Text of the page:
That being said, the core foundation for the game stems from the above description: You're essentially playing a strong-arm for the resistance with your own machinations for revenge built into the mix. To this end, and given the game's title, it's definitely a safe bet you're running around as a muckraker, destroying Nazi installations, taking out generals, freeing captured resistance fighters and feeding the black market, among much, much more. And all of this works great on paper, especially given the game is presented as a sandbox title. Unfortunately there are too many lazy portions to what we're given. AI, for one, is absolutely ludicrous in that the crowded streets of Paris must be too much for some denizens to bear; leaping forth from the curb and right into your driving lane. Moreover, running over anyone barely marks a dent in the reactionary process, which sees people with their noses in the air continuing about their business.
Driving cars never feels the way it should, either. There's no specific sense of weight relative to the vehicles you're driving. Trucks are definitely more sluggish, and sports cars faster, but unlike vehicles in the likes of say GTA IV or Red Faction: Guerrilla, the physics here just don't feel
right (or overly artificial).
Sean's other ability, equally borrowed from another game series, has him able to scale buildings and trounce across rooftops. It's a neat little package of driving, shooting, climbing, blowing shit up and boobies, but each of the fundamental portions of the game - borrowed from other titles in the field - are less than their inspired point of origin. Well, with the exception of the motion-captured dances - these are actually the strongest part of the game, I kid you not.
As far as structure goes, you're dished out various missions from various points of interest; helping the resistance and so forth. You can also run about freely on your own without being told to get back into the thick of the game's narrative, which is a nice touch, and there's nothing wrong with creatively killing krauts, but the sum of the game's parts, just don't go together to make a completely consistent gaming experience.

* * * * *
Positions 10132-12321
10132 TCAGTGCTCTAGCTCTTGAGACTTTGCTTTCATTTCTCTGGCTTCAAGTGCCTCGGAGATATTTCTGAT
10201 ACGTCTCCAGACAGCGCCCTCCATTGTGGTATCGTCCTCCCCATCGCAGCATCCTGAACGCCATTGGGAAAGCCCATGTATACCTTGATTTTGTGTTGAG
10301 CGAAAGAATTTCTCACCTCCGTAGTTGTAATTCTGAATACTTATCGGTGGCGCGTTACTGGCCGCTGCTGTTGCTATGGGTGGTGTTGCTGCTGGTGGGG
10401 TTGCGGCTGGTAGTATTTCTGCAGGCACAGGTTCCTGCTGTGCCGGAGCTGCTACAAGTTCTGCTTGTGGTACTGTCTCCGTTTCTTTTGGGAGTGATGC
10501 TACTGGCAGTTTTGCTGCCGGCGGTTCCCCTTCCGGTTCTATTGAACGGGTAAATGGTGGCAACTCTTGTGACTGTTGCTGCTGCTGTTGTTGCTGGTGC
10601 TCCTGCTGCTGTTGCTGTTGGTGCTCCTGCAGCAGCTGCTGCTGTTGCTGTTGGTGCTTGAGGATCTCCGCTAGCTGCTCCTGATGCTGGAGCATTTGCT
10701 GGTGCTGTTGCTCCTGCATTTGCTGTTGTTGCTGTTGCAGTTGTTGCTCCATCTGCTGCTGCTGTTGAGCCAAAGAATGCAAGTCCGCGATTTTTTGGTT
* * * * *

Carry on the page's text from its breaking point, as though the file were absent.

Aurally the soundtrack is actually very good, with an amazing score befitting the time-period (reminded me of classic Indy), while the voice-acting throughout is definitely passable, though at times a little cheesy and over-delivered. And visually it's a mixed bag. Sean's animations are stiff and almost digital like. NPCs don't really seem to have a sense of destination or a goal - they just potter about walking to and fro, or just stand and stare at topless girls feeling themselves up (unlike those in GTA IV). Car damage is also inconsistent, and explosions and environmental damage need a lot more work.
But in saying all of that, The Saboteur is still a very bold undertaking for Pandemic, and given their track record, they've done a great job here. It's a shame they're gone because it's clear this could have become a robust new series for them and EA, with their next update clearly moving in better and more competent directions ("lessons learnt" and all that).
It's not a game to really snub your nose up at, and in this day and age where no mature game is safe in Australia, you'd be remiss to ignore a game with sooo much bewbage (purely because it's something that has never existed like this before), but you'd also be remiss to ignore one of Australia's late, great developer's final works, and an indication they may have been heading in very good directions.